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I've been studying astronomy and I've encountered 3 different (sexagesimal) ways to write angles.

  1. hh mm ss - hours minutes and seconds

  2. dd '' '''' - degrees, arcminutes and arcseconds.

  3. +/- dd mm ss -

For example most sources give the right ascension of an object in the first format while the declination is given in the third.

Why are two coordinates that usually come together given in two different ways?

How can one convert each one of the formats in to decimal degrees?

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Gotta love traditions.

Start with the 2nd one. d m s to decimal degrees.

Start at the left: 60 s = 1 m so to convert decimal minutes

dm := m + s/60 where := is the usual 'is assigned to' and dm is decimal minutes.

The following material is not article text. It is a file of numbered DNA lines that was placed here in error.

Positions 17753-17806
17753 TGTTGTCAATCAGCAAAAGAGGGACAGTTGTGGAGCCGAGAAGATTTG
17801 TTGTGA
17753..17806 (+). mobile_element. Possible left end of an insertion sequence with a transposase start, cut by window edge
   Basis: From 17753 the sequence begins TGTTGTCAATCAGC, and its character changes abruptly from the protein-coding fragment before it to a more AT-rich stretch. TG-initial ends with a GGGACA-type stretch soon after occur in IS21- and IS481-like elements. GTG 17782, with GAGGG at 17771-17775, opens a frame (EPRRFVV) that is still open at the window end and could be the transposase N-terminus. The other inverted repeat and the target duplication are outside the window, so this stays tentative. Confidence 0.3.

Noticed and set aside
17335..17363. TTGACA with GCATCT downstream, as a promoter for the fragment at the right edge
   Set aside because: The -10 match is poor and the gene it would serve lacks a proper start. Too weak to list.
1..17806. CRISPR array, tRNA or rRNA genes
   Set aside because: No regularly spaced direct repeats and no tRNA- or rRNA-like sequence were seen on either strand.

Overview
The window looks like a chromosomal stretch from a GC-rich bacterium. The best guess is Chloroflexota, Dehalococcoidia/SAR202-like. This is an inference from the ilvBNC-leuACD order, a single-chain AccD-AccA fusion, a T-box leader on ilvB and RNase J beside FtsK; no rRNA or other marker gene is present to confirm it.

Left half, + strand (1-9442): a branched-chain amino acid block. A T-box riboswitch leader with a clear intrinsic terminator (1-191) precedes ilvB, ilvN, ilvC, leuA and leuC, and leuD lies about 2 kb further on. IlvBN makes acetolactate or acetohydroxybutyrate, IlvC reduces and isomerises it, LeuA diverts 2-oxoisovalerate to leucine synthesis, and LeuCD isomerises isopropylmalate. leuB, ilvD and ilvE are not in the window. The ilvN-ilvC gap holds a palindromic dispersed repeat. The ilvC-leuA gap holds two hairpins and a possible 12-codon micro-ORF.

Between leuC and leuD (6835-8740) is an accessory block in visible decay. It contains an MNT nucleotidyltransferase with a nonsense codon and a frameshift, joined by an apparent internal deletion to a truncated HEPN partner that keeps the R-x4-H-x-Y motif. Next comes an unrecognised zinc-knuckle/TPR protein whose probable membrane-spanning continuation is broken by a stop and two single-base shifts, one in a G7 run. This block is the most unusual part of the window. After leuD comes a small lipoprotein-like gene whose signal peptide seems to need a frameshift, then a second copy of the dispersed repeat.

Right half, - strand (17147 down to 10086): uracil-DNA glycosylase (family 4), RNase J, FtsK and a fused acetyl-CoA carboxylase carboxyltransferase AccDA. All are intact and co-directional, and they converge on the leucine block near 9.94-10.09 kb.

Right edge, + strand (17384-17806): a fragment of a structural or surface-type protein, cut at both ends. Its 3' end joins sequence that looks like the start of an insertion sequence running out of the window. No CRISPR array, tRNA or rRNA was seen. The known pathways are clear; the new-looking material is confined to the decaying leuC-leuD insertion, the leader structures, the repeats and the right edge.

Repeat for decimal degrees

dd = d + dm/60

This works for declination too.

easier to calculate

dd = d + m/60 + s/3600

Right ascension is different, because it's using time as it's unit instead of degrees. However both hours and degrees are divided into minutes and seconds, but they aren't the same size.

Since it's 24 hours around, an hour is equal to 15 degrees. A minute of hour angle = 1/60 of 15 degrees = 1/4 degrees, and a second of hour angle =
1/240 degree. So if RA is given in h m s

decimal ra = 15 * h + m/4 + s/240

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  • $\begingroup$ What about the plus and minus sign on the declination? $\endgroup$ – user3636673 Oct 15 '18 at 12:04
  • $\begingroup$ Sign is carried over. It's in effect -1 * (hh:mm:ss) or -1 *(dd.ddddddd) $\endgroup$ – Sherwood Botsford Oct 16 '18 at 19:33

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